For some strange reason, “genius sober artist” is a nonexistent cultural paradigm, whereas “wasted bad-boy creative” is not only an established trope, but one endlessly emulated by hopeful artists and faux-artists around the world. Chicago-based photographer Nick Lipton was formerly an iteration of the latter: a wildly partying yet talented photographer. More recently, he has morphed into a fusion of both tropes; something of a rowdy, gifted, sober artist. His latest endeavor, a photo book titled White Knuckle, chronicles his first year of sobriety and the surprisingly vivid adventures that followed, captured through the lens of his point and shoot.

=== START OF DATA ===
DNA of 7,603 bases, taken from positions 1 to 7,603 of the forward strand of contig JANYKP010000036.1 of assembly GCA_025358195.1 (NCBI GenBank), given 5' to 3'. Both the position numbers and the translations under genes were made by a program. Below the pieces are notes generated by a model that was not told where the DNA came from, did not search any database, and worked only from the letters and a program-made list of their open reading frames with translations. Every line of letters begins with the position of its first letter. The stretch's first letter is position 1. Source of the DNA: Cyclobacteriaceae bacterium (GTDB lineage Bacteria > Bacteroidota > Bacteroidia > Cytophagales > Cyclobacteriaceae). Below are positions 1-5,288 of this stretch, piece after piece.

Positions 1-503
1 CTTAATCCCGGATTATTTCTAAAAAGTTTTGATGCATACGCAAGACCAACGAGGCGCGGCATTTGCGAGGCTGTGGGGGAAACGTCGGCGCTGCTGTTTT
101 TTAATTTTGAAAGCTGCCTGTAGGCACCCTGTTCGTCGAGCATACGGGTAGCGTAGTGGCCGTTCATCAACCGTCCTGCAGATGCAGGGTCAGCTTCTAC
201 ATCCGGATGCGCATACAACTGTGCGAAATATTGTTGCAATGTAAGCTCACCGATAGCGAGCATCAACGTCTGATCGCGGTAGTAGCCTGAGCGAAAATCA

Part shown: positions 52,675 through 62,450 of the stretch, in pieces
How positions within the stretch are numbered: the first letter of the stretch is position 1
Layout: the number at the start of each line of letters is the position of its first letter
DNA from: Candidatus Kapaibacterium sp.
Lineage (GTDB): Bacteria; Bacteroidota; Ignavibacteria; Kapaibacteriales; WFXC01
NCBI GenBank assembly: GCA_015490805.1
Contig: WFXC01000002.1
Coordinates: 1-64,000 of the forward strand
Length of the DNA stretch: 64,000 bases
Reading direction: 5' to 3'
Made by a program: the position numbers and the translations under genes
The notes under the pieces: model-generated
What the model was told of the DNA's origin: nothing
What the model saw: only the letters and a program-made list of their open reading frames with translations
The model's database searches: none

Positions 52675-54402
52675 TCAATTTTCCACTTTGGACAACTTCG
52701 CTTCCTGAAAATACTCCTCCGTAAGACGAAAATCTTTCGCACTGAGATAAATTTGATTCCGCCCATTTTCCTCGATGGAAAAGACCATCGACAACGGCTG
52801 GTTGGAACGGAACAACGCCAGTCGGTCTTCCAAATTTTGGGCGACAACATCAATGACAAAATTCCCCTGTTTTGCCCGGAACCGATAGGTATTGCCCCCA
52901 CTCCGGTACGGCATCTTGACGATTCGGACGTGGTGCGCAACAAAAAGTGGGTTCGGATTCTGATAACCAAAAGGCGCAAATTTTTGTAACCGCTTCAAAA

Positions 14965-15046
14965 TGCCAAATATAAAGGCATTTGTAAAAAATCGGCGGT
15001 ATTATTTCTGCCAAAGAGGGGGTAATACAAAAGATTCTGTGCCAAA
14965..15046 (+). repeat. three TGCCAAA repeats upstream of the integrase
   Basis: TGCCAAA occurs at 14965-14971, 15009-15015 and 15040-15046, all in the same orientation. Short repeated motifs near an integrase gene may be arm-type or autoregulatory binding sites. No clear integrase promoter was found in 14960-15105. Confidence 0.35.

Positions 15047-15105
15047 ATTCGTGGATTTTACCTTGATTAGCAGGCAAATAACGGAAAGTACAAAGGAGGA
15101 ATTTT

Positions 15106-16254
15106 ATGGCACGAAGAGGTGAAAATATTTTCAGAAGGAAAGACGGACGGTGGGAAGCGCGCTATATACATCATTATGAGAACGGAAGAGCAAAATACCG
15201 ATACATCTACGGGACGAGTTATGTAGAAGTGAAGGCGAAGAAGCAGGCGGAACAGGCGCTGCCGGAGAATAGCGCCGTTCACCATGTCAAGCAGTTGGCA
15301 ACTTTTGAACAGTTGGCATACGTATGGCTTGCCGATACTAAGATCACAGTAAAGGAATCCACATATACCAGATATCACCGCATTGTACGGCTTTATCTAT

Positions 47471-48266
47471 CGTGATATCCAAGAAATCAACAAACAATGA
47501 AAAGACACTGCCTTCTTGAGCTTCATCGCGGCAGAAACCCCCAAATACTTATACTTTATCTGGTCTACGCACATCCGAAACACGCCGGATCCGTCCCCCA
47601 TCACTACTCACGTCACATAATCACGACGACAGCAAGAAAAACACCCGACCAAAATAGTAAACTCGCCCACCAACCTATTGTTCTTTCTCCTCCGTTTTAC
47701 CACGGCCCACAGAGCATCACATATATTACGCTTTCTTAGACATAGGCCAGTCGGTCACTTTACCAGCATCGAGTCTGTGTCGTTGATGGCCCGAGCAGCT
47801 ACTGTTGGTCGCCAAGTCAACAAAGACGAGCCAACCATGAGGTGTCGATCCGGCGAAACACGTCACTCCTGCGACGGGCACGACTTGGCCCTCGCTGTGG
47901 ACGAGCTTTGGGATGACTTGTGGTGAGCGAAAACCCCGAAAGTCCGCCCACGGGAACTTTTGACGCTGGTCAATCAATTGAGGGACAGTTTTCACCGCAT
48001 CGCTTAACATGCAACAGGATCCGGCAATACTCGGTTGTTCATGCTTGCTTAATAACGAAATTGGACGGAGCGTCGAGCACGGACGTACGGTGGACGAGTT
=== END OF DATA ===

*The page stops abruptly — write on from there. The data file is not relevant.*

A Snowboarders Year Of Sobriety Caught in Exhilarating Photographs
Well moving to the mid-east and spending a year as a sober person didn’t stop Nick from remaining creative. In fact he is arguably flexing harder now. Check out the feature on his latest work of photography White Knuckle.
Nick Lipton’s new photo book is a reflection on his first year sober—and even sans booze, it’s a wild ride.
“I refuse to let sobriety paint me as an uninteresting individual,” Lipton adds. “So, for good or for bad, photography (and writing) are now outlets for me to push myself into situations that are exhilarating. I want people to experience things, to see things, to be pushed and moved to do more and get more out of life.”